Although the term “savanna” has been defined in various ways
(Scholes and Archer, 1997), for the present discussion a savanna is considered
a wooded area with herbaceous groundlayer (or understory) in which the trees
are sufficiently far apart so that they are open grown (Leach and Givnish,
1998). Note that this definition specifically does not mention grass
as the groundlayer, although most
savannas have an extensive grass component.
The origin and dynamics of savannas have been subject to
extensive discussions throughout the world. Disturbance factors are generally
considered to be essential for the creation of savannas, of which the most
important factors mentioned have been climate (weather), herbivory, and fire. Windthrow is generally not mentioned for savannas, although it is extensively discussed in the forestry and
In this blog post, I would like to report on a number of
windthrow events in the bur oak savanna at Pleasant Valley Conservancy and
suggest that windthrow may be an important factor in maintaining the open character
of the oak savanna.
Background information on windthrow in the Upper Midwest was
obtained from an extensive review paper by Steil, Blinn, and Koka (2009). They
expressed wind disturbance in the following: “Wind moving over a closed,
relatively smooth canopy is fairly stable and causes minimal disturbance….When
an area of forest is clearcut [e.g.; open], the remaining forest edge of the
clearcut [open area] presents an abrupt obstruction to the wind….Wind
approaching the forest edge has a higher velocity than in an intact forest
because of the frictional boundary….Although damage…is often high…it does not
Factors affecting windthrow (from Steil et al. 2009)
Oaks are among the most resistant
Diameter at breast height
Increased susceptibility with increasing dbh (except
possibly for the very largest trees)
Neighboring trees protect and reduce the probability of
wind damage; the more open the canopy, the more susceptible to wind
Most damage occurs on sides facing prevailing wind; southwest or northwest
Wind speed highest at hilltop; wind damage most severe at
Soil depth and rooting depth
Rooting depth an important factor; shallow rooted trees
more likely to be uprooted
Windthrow at Pleasant
Over the approximately 20 years that we have been monitoring
this area, we have lost a number of trees due to windthrow (probably no more than a few percentage). The windstorm of
May 28 2016 was especially severe, and prompted a consideration of its
significance. The most serious damage was at the topographic top of the west
end of the ridge, as would be predicted from the data in the table. This area
contains primarily bur oaks, although there were also some hickories and large
black oaks that were affected (see photos below).
Two fairly large bur oaks were completely uprooted, exposing
their roots. These were growing in quite rocky soil at the edge of the south
firebreak, and because of the geology and soil, were undoubtedly shallowly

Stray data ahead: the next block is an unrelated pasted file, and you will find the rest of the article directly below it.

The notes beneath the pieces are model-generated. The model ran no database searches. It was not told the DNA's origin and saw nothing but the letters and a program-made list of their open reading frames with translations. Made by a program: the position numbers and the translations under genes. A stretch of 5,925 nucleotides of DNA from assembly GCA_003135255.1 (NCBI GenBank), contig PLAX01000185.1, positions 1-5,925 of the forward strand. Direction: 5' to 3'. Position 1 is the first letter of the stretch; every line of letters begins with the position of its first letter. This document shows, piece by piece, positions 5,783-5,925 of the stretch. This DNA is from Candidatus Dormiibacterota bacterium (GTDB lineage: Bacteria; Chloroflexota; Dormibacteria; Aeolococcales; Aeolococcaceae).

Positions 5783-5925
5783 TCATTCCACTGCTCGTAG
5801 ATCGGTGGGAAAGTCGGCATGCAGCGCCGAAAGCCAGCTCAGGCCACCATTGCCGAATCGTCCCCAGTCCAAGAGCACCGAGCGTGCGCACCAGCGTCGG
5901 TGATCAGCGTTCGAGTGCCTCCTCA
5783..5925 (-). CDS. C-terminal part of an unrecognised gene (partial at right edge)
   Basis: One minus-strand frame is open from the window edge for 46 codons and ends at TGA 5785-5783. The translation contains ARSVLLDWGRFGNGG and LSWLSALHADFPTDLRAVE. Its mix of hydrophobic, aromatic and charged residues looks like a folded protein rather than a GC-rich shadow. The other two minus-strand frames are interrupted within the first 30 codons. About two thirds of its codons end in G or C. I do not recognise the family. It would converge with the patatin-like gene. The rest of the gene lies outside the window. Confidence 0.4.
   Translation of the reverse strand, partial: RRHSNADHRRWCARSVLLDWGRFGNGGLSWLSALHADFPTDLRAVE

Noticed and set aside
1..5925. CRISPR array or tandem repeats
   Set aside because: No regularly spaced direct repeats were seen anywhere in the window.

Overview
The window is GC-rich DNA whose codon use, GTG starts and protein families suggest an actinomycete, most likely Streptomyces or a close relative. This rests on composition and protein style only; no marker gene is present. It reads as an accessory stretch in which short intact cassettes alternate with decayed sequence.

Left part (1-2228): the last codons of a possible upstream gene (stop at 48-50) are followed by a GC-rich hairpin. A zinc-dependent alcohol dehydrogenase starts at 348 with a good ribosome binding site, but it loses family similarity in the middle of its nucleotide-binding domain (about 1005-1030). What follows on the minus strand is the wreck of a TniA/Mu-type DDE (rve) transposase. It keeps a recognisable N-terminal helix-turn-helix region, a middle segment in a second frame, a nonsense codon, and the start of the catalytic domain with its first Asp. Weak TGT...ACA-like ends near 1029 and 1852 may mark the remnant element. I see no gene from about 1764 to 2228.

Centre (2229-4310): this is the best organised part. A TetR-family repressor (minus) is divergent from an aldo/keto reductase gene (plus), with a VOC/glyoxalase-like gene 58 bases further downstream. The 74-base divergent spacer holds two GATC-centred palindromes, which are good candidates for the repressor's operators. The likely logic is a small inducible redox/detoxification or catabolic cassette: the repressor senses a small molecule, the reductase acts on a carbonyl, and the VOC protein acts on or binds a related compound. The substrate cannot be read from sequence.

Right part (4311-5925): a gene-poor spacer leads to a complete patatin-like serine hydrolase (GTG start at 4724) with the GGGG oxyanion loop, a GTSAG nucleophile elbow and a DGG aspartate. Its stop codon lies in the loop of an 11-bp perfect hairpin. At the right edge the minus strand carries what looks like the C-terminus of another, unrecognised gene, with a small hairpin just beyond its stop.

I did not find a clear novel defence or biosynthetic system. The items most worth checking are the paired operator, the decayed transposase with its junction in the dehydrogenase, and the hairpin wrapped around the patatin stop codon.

rooted. Some of the bur oaks on the top of the ridge lost fairly good-sized
branches, but did not loose enough leafage to kill them. A number of hickories
lost their whole tops, and will probably die. Some cherries were also lost. One
very large black oak at the top of the ridge lost almost all of its top and
will probably die (see photos).
About 10 years ago we had a straight-line wind that took
down at least five large black oaks that had died or were in the process of
dying from oak wilt. Some of these still remain standing as snags, although
they are gradually succumbing to fire damage.
Our observation is that trees in the open, such as those in the
savanna, are more likely to suffer from windthrow than trees in the closed
forest in the North Woods. This agrees with the information from Steil et al.
Open-grown oaks, especially those on ridge tops, are more
sensitive to windthrow. Over the long life time of these savanna oaks, it is
likely that some of these oaks will be uprooted or severely damaged. The bigger
the tree, more likely it will be damaged by windthrow, up until the largest
There should be a positive feedback effect. Windthrow will create openings and openings are more sensitive to windthrow. Once a portion of forest is opened up by windthrow, trees in the open will start growing as "savanna" trees. Given a long enough
period of time, there may be a steady state condition, creating an open savanna
Although this discussion is on oak savannas, windthrow may
be significant in savannas in other parts of the world where the trees are not oaks.
|Most of the top of a black oak ended up on the woods road.|
Fortunately, the ancient bur oak nearby was not hit.
|This large hickory lost all of its top and will probably not survive.|
100 years is about the oldest that hickories survive.
|Two medium-sized bur oaks along the crest of the hill were shallow-rooted|
and were uprooted.
|This bur oak lost about half of its wood but will probably survive.|
Leach, Mark K. and Givnish, Thomas J. 1998. Identifying
highly restorable savanna remnants. Transactions
Wisconsin Academy Sciences, Arts and Letters
Scholes, R.J. and Archer, S.R. 1997. Tree-grass interactions
in savannas. Annual Review of Ecology and
Steil, Jeremy C., Blinn, Charles R., and Kolka, Randy. 2009.
Foresters’ perceptions of windthrow
dynamics in Northern Minnesota riparian management zones.
of Applied Forestry 26: 76-82.